Last week I posted a blog on a new discovery in the field of techelet research. A piece of fabric that was discovered in the 1950s near the Dead Sea was recently tested and found to be dyed with secretions from the Murex trunculus. There is an ongoing debate as to what the source of the techelet blue in the Bible really was. This new discovery has caused some to say that this adds significant credibility to the argument that the techelet blue dye of the Bible was from the Murex trunculus. You can read all about it here.
The commandment to wear techelet is found in Numbers 15:
Speak to the people of Israel, and tell them to make tassels on the corners of their garments throughout their generations, and to put a cord of blue (techelet) on the tassel of each corner. (Numbers 15:38)
This brings up an important question. If the Bible explicitly commands the Jewish people to wear techelet blue in their tzitzit why don’t they do so today? At First Fruits of Zion we address this issue specifically in Tzitzit: You Shall Make for Yourselves Tassels on the Four Corners of the Garment:
The poverty of the Jewish people at the time and the possibility of purchasing artificial techelet led the rabbis to suspend the requirement of techelet in tzitzit …
The counterfeits were becoming more and more popular for two reasons. First, the Jewish people simply could not afford even a small amount of the authentic techelet. As Milgrom pointed out, the two unsuccessful revolts against Rome had left the Jewish communities in a dire state of poverty. Second, the price of this dye went up and up as production declined. Eventually, the precise identification of the chillazon—the source of the dye—was forgotten as well.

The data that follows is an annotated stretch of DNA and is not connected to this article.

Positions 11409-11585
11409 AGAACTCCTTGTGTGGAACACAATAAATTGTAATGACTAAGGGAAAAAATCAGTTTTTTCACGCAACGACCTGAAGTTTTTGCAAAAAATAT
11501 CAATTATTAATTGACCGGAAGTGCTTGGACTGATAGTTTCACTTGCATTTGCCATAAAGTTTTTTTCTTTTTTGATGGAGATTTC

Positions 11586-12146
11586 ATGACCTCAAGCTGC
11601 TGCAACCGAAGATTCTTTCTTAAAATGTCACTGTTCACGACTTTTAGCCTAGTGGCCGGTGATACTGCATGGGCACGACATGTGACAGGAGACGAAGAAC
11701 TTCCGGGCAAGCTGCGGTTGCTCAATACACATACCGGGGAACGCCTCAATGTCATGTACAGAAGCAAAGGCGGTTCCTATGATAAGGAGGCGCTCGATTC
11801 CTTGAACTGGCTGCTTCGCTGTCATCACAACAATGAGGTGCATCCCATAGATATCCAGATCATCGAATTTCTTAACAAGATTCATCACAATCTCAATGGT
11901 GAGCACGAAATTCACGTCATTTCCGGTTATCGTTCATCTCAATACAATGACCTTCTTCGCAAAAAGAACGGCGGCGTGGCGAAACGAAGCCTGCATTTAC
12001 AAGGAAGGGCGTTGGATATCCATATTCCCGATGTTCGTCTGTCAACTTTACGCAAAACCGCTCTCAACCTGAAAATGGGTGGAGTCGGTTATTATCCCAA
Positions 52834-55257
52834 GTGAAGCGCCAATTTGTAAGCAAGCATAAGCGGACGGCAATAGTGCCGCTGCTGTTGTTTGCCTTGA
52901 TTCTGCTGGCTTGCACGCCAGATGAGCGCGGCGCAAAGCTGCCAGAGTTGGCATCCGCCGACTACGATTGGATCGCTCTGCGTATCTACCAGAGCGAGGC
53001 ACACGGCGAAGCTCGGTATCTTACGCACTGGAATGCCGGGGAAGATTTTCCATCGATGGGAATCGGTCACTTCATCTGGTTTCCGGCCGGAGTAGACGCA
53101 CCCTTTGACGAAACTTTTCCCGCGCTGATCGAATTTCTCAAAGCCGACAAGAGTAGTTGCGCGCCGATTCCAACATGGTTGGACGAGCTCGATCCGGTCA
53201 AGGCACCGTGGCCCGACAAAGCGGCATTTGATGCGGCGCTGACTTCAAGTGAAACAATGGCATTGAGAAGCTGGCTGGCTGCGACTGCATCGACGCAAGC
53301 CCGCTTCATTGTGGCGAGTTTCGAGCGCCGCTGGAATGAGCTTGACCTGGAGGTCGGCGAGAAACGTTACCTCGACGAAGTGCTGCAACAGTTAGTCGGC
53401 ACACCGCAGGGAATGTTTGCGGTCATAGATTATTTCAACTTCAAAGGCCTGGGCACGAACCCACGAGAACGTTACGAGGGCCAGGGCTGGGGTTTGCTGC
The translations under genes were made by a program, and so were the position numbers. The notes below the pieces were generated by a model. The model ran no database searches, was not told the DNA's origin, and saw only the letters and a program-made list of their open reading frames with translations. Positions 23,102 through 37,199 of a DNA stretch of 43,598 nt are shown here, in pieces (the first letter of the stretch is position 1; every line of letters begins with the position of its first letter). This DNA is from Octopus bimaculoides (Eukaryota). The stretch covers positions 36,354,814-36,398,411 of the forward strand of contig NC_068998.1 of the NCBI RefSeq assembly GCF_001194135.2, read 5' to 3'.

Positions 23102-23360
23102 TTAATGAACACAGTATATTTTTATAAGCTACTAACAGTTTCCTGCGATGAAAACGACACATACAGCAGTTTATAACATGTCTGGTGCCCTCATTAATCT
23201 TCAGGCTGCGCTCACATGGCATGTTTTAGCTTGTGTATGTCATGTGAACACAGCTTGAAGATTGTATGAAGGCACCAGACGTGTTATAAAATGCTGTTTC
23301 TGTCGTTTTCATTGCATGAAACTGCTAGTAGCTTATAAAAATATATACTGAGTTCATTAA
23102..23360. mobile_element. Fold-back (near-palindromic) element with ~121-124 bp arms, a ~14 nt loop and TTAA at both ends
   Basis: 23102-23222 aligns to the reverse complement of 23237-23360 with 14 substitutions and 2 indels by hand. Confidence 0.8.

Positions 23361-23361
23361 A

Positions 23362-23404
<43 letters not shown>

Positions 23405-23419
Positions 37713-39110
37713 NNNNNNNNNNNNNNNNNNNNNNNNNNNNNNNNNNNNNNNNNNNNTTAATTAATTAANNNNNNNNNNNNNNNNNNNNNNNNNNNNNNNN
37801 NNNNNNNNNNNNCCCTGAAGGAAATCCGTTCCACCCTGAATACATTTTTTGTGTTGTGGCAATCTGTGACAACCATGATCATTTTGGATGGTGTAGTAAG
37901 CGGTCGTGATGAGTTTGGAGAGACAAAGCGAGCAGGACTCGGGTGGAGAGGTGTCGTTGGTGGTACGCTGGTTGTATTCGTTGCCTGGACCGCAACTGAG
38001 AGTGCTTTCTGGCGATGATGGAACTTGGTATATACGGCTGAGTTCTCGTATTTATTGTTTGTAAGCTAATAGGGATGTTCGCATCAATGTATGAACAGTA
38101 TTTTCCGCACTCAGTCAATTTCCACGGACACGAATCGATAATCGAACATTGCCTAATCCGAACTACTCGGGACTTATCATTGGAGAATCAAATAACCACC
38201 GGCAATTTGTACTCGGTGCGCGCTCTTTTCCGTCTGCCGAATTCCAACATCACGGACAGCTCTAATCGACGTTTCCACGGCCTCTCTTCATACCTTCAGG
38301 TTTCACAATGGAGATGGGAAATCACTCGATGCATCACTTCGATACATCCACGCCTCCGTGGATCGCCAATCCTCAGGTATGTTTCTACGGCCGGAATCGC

Some might feel that this means that the rabbis’ ruling overrode the commandment to have a thread of blue in the tzitzit and is therefore abolishing the Torah. Rather, the sages upheld the Torah by prohibiting the use of counterfeit techelet. They knew that people would be inclined to use substitutions, but substitutions do not fulfill the commandment and they cheapen the meaning of true techelet. Other people might attempt to purchase the true techelet at extreme expense and hardship, or worse yet, be tempted to purchase the imitation techelet, thus violating the Torah. Therefore, they ruled to protect both the authenticity of the commandment and human dignity; they felt it was better to do half of the mitzvah correctly rather than to do all of it incorrectly.
The rabbis ruled to protect the commandant from being violated and those rulings are still upheld today.
In light of the recent techelet discovery Rabbi Natan Slifkin has written a blog on why the majority of Orthodox Jews do not wear techelet. Here’s a snippet:
It’s true that wearing techeles is a mitzvah. But Jews have not worn techeles for many centuries. Reintroducing techeles is a significant change - and it comes from people who are (a) academics rather than rabbis, and (b) not from the chareidi world. For many Orthodox Jews, and especially for chareidi Jews, techeles is therefore an innovation that comes from outside sources.
In case there is any confusion, I am certainly not saying that nobody should wear techeles. All I am saying is that the chareidi opposition to wearing techeles is very understandable, in light of their worldview regarding Judaism.
You can read his full blog here. While we might not agree with all of his and others reasons for not wearing techelet, it is a complicated issue. But, God willing, these new discoveries will keep pressing the issue and perhaps in the near future a consensus will be reached about the true source of techelet.
For more on techelet and tzitzit in general see First Fruits of Zion’s book Tzitzit: You Shall Make for Yourselves Tassels on the Four Corners of the Garment.